Channel Fleet

The Channel Fleet and originally known as the Channel Squadron [1] was the Royal Navy formation of warships that defended the waters of the English Channel from 1854 to 1909 and 1914 to 1915.

Channel Fleet
HMSminotaur
British ironclad HMS Minotaur as Channel Fleet flagship, c. 1875-1887.
Active1854-1909, 1914-1915
Country United Kingdom
BranchNaval Ensign of the United Kingdom.svg Royal Navy
TypeFleet
Garrison/HQTorbay, Falmouth and Plymouth.

History

Throughout the course of Royal Navy's history there had been different squadrons stationed in home waters. One of the earliest known naval formations to be based at Plymouth was called the Western Squadron [2][3][4] which was the forerunner of the Channel Squadron that was later known as the Channel Fleet.[5] In 1650 Captain William Penn, Commander-in-Chief, was charged with guarding the Channel from Beachy Head to Lands End with six ships. This system continued following the Restoration. It was the start of what was to become a Western Squadron.[6] In 1690 the squadron operated out of Plymouth Dockyard during wartime periods which was for most of the 18th century and early 19th century.[7][8] In 1854 The Channel Squadron and sometimes known as the Particular Service Squadron was established.[9] The Channel Squadron only became a permanent formation in 1858.[10]

During the 19th century, as the French developed Cherbourg as a base for steam-powered ships, the Royal Navy developed Portland Harbour as a base for the fleet.[11] The harbour was built between 1849 and 1872 when the Royal Navy created a breakwater made of blocks from local quarries on the Isle of Portland.[12]

With the amelioration of Anglo-French relations, and the rise of German militarism towards 1900, the need for a Channel Formation diminished and the main European naval arena shifted to the North Sea. Admiral Sir Arthur Wilson was officially "Senior Officer in Command of the Channel Squadron" from 1901 to 1903. His subordinate flag officer in that squadron was the Second-in-Command, who commanded a division of battleships. For the period 1858 to 1903 the Channel squadron was often incorrectly referred to as the Channel Fleet.[13]

On 17 April 1903 The Right Hon. Lord Charles Beresford was appointed Vice-Admiral Commanding, Channel Squadron.[14] On 6 May 1903 Admiral Beresford was informed by the Admiralty "that for the future the Channel Squadron shall be known as the Channel Fleet."[15] On 14 December 1904 the Channel Fleet was re-styled the 'Atlantic Fleet' and the Home Fleet became the 'Channel Fleet'.[16]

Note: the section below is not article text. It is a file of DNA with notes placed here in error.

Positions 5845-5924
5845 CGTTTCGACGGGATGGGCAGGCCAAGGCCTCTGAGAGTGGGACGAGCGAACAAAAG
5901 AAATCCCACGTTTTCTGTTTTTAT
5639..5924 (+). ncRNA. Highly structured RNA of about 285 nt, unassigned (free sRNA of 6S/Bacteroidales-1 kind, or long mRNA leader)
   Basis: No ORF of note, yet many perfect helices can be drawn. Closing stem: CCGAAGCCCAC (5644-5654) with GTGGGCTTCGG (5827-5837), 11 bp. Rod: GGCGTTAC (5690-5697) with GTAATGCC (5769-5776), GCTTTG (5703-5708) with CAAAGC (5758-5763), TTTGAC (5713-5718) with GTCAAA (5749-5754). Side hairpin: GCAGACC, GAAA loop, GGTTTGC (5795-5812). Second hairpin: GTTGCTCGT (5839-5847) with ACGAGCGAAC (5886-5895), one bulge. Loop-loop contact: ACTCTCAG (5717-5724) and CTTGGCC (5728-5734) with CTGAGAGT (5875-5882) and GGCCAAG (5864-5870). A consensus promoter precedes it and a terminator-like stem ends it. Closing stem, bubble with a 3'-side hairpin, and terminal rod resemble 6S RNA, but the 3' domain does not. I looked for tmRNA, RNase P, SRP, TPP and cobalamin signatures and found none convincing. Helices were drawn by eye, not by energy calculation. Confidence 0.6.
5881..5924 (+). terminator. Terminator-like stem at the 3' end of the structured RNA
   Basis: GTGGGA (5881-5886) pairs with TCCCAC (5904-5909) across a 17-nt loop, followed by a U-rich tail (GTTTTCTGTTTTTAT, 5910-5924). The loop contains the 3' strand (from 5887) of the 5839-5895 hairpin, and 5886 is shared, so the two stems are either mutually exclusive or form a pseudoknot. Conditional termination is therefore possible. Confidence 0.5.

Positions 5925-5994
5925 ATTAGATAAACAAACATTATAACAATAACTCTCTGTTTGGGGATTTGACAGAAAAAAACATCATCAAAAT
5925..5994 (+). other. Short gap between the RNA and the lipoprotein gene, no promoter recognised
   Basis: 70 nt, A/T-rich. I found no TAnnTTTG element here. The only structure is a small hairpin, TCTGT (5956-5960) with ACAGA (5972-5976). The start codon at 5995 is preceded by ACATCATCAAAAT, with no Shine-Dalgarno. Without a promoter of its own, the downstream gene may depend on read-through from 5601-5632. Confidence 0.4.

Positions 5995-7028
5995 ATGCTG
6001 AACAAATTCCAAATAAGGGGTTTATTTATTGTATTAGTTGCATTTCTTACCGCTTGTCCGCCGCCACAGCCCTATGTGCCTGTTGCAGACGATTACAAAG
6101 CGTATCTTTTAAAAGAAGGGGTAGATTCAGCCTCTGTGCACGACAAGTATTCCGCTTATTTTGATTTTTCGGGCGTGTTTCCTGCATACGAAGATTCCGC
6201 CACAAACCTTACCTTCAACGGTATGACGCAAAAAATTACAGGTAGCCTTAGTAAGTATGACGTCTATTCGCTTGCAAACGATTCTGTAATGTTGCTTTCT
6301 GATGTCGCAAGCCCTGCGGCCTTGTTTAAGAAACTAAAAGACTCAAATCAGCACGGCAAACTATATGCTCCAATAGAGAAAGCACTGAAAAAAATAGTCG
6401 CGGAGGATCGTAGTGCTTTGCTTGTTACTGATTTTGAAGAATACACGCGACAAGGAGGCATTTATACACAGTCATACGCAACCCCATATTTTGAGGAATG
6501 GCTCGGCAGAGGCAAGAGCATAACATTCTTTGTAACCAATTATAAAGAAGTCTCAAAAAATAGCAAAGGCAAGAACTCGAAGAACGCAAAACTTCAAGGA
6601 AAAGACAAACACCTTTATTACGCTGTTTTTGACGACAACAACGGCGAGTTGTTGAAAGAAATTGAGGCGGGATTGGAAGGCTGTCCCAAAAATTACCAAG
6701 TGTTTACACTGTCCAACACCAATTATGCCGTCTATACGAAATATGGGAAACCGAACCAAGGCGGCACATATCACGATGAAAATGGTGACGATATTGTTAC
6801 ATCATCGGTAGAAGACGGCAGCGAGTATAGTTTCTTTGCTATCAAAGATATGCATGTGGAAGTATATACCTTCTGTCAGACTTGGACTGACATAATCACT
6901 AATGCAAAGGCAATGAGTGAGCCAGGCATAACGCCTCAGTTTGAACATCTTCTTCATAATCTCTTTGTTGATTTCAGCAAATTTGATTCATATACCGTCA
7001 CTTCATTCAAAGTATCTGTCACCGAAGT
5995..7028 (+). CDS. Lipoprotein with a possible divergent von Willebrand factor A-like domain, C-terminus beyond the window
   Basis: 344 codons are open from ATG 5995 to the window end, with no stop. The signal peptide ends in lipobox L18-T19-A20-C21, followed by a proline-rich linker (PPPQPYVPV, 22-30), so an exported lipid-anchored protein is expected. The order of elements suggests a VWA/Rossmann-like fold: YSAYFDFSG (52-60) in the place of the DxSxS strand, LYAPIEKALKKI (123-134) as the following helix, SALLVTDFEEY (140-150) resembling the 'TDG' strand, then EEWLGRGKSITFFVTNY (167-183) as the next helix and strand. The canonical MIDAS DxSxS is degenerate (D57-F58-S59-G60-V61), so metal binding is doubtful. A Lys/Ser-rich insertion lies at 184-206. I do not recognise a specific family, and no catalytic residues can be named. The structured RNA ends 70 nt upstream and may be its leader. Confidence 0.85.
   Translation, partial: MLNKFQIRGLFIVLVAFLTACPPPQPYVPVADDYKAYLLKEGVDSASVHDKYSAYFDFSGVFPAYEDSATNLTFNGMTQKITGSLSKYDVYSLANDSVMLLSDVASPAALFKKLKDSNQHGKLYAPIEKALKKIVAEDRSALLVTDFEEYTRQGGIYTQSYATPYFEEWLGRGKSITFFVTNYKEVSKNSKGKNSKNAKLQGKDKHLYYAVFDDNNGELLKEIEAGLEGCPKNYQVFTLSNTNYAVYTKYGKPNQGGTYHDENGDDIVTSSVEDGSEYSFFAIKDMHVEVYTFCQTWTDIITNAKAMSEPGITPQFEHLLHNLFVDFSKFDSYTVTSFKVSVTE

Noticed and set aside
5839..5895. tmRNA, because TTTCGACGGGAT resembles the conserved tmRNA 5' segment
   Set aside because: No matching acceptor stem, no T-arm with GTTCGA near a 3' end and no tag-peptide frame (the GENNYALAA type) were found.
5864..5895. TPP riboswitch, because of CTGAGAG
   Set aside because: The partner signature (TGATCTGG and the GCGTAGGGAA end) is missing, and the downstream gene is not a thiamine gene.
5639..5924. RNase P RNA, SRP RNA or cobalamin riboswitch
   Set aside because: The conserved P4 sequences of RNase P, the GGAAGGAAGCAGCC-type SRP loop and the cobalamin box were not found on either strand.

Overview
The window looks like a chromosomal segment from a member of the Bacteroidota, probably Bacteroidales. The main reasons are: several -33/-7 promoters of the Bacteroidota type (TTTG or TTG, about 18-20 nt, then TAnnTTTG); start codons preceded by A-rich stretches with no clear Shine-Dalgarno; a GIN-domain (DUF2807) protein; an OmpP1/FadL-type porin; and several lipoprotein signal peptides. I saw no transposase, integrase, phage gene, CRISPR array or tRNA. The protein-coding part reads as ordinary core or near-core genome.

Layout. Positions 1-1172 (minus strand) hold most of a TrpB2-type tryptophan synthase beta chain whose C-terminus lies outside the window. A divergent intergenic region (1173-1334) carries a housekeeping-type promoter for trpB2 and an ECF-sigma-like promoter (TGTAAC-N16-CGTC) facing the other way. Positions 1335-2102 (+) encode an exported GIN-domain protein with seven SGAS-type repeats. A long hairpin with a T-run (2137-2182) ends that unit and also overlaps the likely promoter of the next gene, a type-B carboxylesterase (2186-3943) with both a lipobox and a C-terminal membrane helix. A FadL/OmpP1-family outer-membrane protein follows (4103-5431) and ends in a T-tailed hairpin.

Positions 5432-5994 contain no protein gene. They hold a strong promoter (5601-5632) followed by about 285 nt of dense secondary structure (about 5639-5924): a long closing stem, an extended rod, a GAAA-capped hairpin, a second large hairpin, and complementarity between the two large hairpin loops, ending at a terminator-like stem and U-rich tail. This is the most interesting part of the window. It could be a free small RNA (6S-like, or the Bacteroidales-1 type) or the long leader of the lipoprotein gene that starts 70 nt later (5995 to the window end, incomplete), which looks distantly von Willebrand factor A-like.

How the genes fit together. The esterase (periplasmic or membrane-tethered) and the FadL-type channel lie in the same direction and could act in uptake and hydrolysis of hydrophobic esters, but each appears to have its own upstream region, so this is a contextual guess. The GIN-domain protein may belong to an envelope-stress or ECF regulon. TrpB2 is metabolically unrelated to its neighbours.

On 24 March 1909, under a fleet re-organisation, the Channel Fleet became the 2nd Division of the Home Fleet.[17]

Rear-Vice-Admiral Particular Service Squadron

Vice-Admiral Commanding Channel Squadron

Post holders have included:[22][23]

Note:Channel Squadron - renamed The Channel Fleet, September, 1901

Second-in-Command Channel Squadron

Post holders included:[24]

  • Rear-Admiral Henry Chads, 1 October 1869.
  • Rear-Admiral William M. Dowell, 1877
  • Rear-Admiral Henry Boys, 1878
  • Rear-Admiral The Hon. Henry C. Glyn, 20 June 1881.
  • Rear-Admiral Sir Francis W. Sullivan, 14 August 1882
  • Rear-Admiral John C. Wilson, 1 April 1883
  • Rear-Admiral William H. Whyte, 13 May 1884
  • Rear-Admiral Algernon C. F. Heneage, 3 July 1885 – 7 August 1886
  • Rear-Admiral The Hon.Edmund R. Fremantle , 9 August 1886
  • Rear-Admiral Charles J. Rowley, 18 August 1887
  • Rear-Admiral St. George Caulfield d′Arcy-Irvine, 1 September 1888
  • Rear-Admiral Richard E. Tracey, 12 September 1889
  • Rear-Admiral Loftus F. Jones, 12 September 1890
  • Rear-Admiral Edward S. Adeane, 15 September 1891
  • Rear-Admiral Edward H. Seymour, 16 September 1892 – 25 April 1894
  • Rear-Admiral Alfred T. Dale, 25 April 1894 – 20 April 1895
  • Rear-Admiral Arthur H. Alington, 1 May 1895
  • Rear-Admiral Armand T. Powlett, 1 May 1896 – 19 May 1897
  • Rear-Admiral John Fellowes, 19 May 1897
  • Rear-Admiral John W. Brackenbury, 1 June 1898
  • Rear-Admiral Arthur D. Fanshawe, 1 June 1899 – 31 May 1900
  • Rear-Admiral Albert B. Jenkings, 1 June 1900 - 5 June 1901
  • Rear-Admiral Sir William A. D. Acland, Bart., 5 June 1901 – September 1901

Commanders-in-Chief Channel Fleet

Note Channel Fleet is re-named Atlantic Fleet 1909-1914

Second-in-Command Channel Fleet

Post holders included:[25]

Rear-Admirals in the Channel Fleet

Post holders included:[26]

  • Rear-Admiral Sir Richard Poore, : February, 1905 - 16 November 1905
  • Rear-Admiral Robert L. Groome: 16 November 1905 - 16 November 1906
  • Rear-Admiral George A. Callaghan: 16 November 1906 - 5, April 1907
  • Rear-Admiral Robert S. Lowry: 5, April, 1907 - 1 October 1907
  • Rear-Admiral Francis J. Foley: 1 October 1907 - 1 October 1908
  • Rear-Admiral James Startin: 1 October 1908 - 9 October 1909

Components

1895

Distribution of the Fleet first included:[27]
Unit Date Notes
1 Battleships 4 September 1895 5 ships: Royal Sovereign, Empress of India, Resolution, and Repulse.
2 Cruisers 4 September 1895 5 ships: Blenheim, Endymion, Bellona, Halcyon, and Speedy.

1901 to 1904

Distribution of the Fleet first included:[28]

Of note:As the Channel Squadron - renamed The Channel Fleet, September, 1901.

Unit Date Notes
1 Battleships September 1901 - 1904 5 ships
2 Cruiser Squadron September 1901 - 1904 10 ships

1905 to 1907

Distribution of the Fleet first included:[29]
Unit Date Notes
1 Battleships January 1905-February 1907 12 ships - increased to 18 by 1907
2 1st Cruiser Squadron January 1905-February 1907 5 ships to 1905 + 2 more ships from 1906